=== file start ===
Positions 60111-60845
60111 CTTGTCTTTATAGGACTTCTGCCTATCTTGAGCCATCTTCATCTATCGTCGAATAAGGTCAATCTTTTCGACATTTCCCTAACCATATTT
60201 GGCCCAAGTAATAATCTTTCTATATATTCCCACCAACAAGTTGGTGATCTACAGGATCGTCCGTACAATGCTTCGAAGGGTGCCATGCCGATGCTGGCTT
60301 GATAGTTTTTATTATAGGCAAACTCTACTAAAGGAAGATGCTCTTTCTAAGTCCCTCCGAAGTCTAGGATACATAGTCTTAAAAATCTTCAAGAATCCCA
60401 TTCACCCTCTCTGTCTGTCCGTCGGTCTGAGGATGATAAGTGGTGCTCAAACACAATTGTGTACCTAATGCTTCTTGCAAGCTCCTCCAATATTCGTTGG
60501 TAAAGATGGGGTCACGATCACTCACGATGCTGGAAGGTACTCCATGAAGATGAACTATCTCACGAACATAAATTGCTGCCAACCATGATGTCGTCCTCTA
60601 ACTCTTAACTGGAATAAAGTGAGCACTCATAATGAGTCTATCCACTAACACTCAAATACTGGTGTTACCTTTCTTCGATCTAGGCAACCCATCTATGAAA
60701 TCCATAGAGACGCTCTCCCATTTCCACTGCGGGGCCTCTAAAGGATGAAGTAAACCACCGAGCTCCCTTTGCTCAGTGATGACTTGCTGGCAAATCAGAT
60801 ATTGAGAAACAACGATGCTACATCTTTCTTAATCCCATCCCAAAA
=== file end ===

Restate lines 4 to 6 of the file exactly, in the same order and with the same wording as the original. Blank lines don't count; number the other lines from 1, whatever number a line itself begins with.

60301 GATAGTTTTTATTATAGGCAAACTCTACTAAAGGAAGATGCTCTTTCTAAGTCCCTCCGAAGTCTAGGATACATAGTCTTAAAAATCTTCAAGAATCCCA
60401 TTCACCCTCTCTGTCTGTCCGTCGGTCTGAGGATGATAAGTGGTGCTCAAACACAATTGTGTACCTAATGCTTCTTGCAAGCTCCTCCAATATTCGTTGG
60501 TAAAGATGGGGTCACGATCACTCACGATGCTGGAAGGTACTCCATGAAGATGAACTATCTCACGAACATAAATTGCTGCCAACCATGATGTCGTCCTCTA